August 28, 2011

IMPROPER USE OF PRIOR CRIMES EVIDENCE

The defendant was charged with residential burglary based upon entering a house and taking two purses. The DA was able to persuade the judge to allow in evidence of prior thefts by the defendant. The California Court of Appeal holds that admission of these prior acts was error under EC 1101.

The prior conduct was admitted to prove intent. But the intent of the thief in taking the purses was evident. That point wasn't at issue. What was at issue was who did it. The C/A further finds that admission of the prior thefts was prejudicial, given that the evidence that the defendant was the purse thief was weak.

People v. Lopez; 2011 DJ DAR 12587; DJ, 8/22/11; C/A 6th

August 18, 2011

CALIFORNIA POLICE MISCONDUCT: RIGHT TO PITCHESS DISCOVERY OF COMPLAINTS MADE AFTER THE ARREST

YES, WE DO HAVE THE RIGHT TO POLICE MISCONDUCT DISCOVERY OF COMPLAINTS MADE AFTER THE ARREST

The defendant was convicted. He appealed and eventually got federal habeas relief. Back in the trial court, the defendant moved for Pitchess (11 Cal.3d 531) discovery against the officers.

The trial court granted the motion, but denied any discovery of complaints made against the officers after the date of the defendant's arrest. Why on this earth judges consistently make up rules to protect the police is beyond me. Yes, I know they all run on "Law Enforcement's Choice" tickets for re-election. But a fourth grader would have enough sense to have granted this public defender's request. I mean, C'mon.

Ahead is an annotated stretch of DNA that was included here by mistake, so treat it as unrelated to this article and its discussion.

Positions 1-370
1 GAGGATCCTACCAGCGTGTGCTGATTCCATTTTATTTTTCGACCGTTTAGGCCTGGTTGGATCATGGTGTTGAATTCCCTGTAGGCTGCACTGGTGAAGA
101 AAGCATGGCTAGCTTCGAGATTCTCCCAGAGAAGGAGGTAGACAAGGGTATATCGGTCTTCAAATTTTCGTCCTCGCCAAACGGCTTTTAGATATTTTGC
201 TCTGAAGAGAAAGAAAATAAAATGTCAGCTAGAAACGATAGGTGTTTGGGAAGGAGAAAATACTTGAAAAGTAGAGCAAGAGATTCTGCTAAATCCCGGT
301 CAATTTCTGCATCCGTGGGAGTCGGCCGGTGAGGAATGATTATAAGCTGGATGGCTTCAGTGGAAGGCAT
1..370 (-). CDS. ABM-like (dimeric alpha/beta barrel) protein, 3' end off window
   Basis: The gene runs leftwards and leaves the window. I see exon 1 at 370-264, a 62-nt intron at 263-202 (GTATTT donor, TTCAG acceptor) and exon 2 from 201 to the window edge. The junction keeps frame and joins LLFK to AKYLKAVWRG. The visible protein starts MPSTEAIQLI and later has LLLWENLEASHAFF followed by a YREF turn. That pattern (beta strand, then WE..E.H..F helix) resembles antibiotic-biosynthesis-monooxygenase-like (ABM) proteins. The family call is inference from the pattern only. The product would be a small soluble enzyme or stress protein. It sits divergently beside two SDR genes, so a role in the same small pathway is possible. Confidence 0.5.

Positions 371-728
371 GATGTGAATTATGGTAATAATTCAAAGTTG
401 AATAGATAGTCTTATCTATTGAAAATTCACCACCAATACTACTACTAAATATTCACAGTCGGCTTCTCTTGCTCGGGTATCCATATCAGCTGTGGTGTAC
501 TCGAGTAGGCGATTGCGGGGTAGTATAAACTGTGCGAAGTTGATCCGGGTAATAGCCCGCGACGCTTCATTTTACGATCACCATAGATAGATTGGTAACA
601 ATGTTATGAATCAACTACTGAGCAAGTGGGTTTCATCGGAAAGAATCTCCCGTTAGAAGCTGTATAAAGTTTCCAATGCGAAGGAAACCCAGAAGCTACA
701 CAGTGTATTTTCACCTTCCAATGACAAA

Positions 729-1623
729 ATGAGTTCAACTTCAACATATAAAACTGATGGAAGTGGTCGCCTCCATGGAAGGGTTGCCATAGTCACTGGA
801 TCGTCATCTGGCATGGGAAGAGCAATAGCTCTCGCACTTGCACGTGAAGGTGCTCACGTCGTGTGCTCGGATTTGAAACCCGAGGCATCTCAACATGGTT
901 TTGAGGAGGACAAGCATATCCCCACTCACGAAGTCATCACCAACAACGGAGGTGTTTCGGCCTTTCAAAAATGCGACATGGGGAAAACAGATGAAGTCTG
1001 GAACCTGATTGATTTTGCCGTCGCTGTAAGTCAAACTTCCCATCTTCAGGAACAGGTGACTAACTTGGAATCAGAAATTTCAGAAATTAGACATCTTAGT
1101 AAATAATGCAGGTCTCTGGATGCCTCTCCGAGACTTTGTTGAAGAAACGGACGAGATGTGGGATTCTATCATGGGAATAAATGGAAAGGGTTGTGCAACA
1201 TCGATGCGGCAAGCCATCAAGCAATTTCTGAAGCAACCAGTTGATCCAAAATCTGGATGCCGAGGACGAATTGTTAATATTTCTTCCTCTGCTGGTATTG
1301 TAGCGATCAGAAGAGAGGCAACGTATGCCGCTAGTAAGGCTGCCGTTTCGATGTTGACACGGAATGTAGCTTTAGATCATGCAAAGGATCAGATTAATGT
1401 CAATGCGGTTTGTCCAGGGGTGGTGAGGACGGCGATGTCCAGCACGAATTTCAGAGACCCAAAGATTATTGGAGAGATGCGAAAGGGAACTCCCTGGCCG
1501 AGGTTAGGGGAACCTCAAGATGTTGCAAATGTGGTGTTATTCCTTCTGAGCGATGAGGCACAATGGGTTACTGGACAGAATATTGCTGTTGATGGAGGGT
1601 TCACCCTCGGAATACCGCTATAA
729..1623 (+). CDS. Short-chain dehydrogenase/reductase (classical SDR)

The California Court of Appeal says this is wrong. The defense is entitled to discovery of such complaints, on a showing of good cause.

Blumberg v. Superior Court
; 2011 DJ DAR 11477; DJ, 8/1/11; C/A 2nd,
Div. 5

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August 18, 2011

LAW OFFICE OF MARY FRANCES PREVOST- FACEBOOK UPDATE PAGE

Please log go to http://www.facebook.com/pages/Law-Offices-of-Mary-Frances-Prevost/26825436846 and "Like" the Law Office of Mary Frances Prevost, and follow my by logging onto my RSS feed for daily updates on breaking cases in news and politics.

The Law offices of Mary Frances Prevost is dedicated to the zealous defense of the criminally accused, and prosecution of law enforcement agents who violate civil rights, commit police brutality and fabricate evidence.

The Law offices of Mary Frances Prevost seeks to stem the rising tide of police brutality throughout the State of California.

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August 10, 2011

CALIFORNIA CRIMINAL LAWYER: THIRD CATEGORY OF VOLUNTARY MANSLAUGHTER-UNINTENTIONAL KILLING DURING A FELONY

The victim and the defendant were fighting. The defendant grabbed a knife. The victim lunged at the defendant, at the same time that the defendant thrust the knife forward. The defendant stabbed the victim, killing him. The California Court of Appeal concludes that the evidence demonstrated that the defendant committed an assault with a deadly weapon on the victim, an inherently dangerous felony, causing the victim's death. The California Court of Appeal also says that it was reversible error to fail to give the jury a voluntary manslaughter instruction, in addition to heat of passion and unreasonable self defense. The California Court of Appeal says that there is a third category of voluntary manslaughter. That category, applicable here, is "an
unintentional killing without malice committed during the course of an
inherently dangerous assaultive felony."

People v. Bryant; 2011 DJ DAR 12011; DJ, 8/10/11; C/A 4th, Div. 1

August 8, 2011

LAW OFFICES OF MARY PREVOST: GREAT TAKING ENHANCEMENT AND COMMON SCHEME OR PLAN

California Penal Code sec.12022.6 adds a year in prison if the amount stolen exceeded